When we arrived at Frankfurt (no, the other one) we had a 40 minute wait for the connection, so we left the station and found a café over the road where I had a coffee and played Pete what I'd been up to in the headphones.  He seemed impressed, but I don't know whether by the arrangement or the machine.

We returned to the chilly platform to await the 5.00 train to Poznan.  Frankfurt Oder is right next to the Polish border, so Paul and I decided to make a plan of action with regard to my absent passport and the necessary excuses and theatre, as soon as we sat down on the train.  "Don't worry Paul!  I'm good at acting." I said as we climbed aboard.  After that, everything got a bit tricky...

Before we had managed to sit down, we were stuck in the corridor as uniformed passport officers checked all passports.  I made a show of searching around in my bags, knowing already that it was in Poznan with the crew.  When I was asked for my passport I tried to explain, but no one spoke English and I only succeeded in communicating that I had no passport.  The train was stopped at Kunowice, (pronounced Ku-no-vich-a) the home of the border police and I was taken off the train in the company of about twelve uniformed officers - all armed.  Paul only had time to give me his cellphone and some additional money before I was gone.  I watched the train containing my alibi, my band and lifeline to the outside world, pull away from the platform and disappear into a massive, barren, and suddenly very alien land.

It was 5.00 pm, already dark, and bitterly cold.  Oh dear.  I thought, "Well, here comes an entry for the diary!" as I was marched across the railway lines and into a chilly railside building block, up a flight of stairs and told, via sign language, to sit on a wooden slatted bench in a reception room.

The room was bare and linoleum floored, with one radiator which was enough to prevent it freezing, but not enough to keep it warm, and a wrought iron fence and locked gate to prevent me leaving.  There was one of those old coffee tables with the screw-in legs on which was a large ashtray containing thirty or so cigarette butts.  This was the only item of furniture apart from the bench on which I was seated.  There was a notice board on the wall with what might have been public safety notices on it, but everything was in Polish and so I wasn't sure.  A sign on the wall said "Graniczna Placowca Kontrolna Strazy Granicznej w KUNOWICACH" (I wrote it down).  Two young soldiers were posted to watch over me.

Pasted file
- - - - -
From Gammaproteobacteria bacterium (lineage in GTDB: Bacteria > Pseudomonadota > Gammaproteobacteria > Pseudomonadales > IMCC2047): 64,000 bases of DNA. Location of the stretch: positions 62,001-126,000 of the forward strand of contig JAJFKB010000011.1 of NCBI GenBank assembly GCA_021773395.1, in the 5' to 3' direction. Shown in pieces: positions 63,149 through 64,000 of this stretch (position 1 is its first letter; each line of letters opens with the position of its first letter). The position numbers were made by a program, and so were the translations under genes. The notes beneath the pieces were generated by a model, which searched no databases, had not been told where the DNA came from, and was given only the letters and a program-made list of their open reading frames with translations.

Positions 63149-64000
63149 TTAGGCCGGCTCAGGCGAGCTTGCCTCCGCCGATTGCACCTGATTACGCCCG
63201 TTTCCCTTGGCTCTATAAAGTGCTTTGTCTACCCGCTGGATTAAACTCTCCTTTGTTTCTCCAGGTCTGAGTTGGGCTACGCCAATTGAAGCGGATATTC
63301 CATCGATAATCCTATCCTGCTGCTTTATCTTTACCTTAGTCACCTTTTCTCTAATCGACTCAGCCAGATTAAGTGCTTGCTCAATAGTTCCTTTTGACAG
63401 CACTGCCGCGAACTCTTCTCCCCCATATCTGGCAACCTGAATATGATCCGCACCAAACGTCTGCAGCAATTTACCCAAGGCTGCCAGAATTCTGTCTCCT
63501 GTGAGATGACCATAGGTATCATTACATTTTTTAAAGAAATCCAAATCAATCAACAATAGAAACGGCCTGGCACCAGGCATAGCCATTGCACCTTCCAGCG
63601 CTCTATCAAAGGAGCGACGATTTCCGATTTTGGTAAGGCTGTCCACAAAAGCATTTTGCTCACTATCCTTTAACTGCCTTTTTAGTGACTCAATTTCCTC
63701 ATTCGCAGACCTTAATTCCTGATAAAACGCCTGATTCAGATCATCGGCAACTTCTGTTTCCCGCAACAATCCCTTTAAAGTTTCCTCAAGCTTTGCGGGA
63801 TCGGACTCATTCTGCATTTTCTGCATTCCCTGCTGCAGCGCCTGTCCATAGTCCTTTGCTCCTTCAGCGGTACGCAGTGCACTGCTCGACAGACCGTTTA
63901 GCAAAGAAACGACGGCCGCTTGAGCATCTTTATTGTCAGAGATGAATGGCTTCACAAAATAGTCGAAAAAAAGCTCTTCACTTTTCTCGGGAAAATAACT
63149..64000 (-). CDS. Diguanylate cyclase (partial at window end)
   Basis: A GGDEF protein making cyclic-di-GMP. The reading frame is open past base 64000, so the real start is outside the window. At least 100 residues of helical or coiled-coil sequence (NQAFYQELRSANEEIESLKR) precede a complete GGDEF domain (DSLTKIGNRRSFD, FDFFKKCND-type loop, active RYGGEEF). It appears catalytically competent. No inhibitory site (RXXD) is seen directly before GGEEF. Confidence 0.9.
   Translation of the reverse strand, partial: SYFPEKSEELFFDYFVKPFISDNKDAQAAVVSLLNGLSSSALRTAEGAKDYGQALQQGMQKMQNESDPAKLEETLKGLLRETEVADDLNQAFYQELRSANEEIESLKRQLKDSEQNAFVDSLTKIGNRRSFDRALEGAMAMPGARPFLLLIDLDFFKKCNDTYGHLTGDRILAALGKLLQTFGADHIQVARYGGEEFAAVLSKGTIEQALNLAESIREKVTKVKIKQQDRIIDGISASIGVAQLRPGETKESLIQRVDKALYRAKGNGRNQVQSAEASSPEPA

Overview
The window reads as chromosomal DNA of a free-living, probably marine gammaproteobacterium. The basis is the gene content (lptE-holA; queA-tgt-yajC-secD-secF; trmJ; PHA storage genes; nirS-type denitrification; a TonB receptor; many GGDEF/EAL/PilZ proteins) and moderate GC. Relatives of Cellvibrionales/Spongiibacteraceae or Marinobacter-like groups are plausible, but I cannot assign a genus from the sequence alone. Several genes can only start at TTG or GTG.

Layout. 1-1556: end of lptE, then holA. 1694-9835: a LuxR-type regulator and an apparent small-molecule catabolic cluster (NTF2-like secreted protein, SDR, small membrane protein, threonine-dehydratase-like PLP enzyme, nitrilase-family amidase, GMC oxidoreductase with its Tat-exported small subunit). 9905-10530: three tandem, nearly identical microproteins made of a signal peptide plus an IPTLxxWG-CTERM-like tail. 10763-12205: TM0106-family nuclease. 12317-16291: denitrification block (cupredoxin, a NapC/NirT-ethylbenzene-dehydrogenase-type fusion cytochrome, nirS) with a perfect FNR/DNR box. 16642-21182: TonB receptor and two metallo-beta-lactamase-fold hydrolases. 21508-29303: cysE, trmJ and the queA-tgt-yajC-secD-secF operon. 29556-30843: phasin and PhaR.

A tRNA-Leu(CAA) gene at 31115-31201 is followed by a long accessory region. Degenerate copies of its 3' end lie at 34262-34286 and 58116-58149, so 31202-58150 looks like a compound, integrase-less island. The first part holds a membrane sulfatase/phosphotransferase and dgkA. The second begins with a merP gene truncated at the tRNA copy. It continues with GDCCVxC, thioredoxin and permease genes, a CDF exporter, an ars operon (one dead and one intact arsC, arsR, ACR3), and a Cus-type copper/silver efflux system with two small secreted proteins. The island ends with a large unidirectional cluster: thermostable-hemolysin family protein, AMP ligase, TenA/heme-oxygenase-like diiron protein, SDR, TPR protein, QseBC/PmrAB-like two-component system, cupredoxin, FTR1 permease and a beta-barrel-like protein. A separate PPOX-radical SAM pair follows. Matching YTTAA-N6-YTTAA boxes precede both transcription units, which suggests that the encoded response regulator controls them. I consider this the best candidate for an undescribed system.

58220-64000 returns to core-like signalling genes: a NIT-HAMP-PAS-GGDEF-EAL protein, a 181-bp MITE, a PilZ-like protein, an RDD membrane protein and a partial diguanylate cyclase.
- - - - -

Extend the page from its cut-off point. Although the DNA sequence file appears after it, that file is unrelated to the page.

A man with a Lech Walesa moustache questioned me in extremely broken English.  I told him that I was the singer with a band called Marillion.  He seemed to know of the band and began a heated exchange of words with the officer who had pulled me off the train.  I was asked if I had any proof of identification - credit cards or anything. I had absolutely nothing - my credit cards were also in Poznan in my suitcase. I didn't even have a photograph of myself with the band.  I was asked where the band will be staying in Poznan, but I didn't know that either, so there was really very little they could do to help me.

I decided all I could do was sit it out and trust in Paul to get me out of there.  The train wasn't to arrive in Posnan until 7.30 so the earliest he could do anything would be in another three hours.  The soldiers and the passport officials kept coming and going, asking me for my autograph.  "It's for my daughter, Andrea" said Lech Walesa.  There were two young soldiers posted to keep an eye on me.  The guard seemed to change about once an hour.  They too asked me via sign language and broken English for my autograph - "To Sebastian, please" ...or "To Piotr".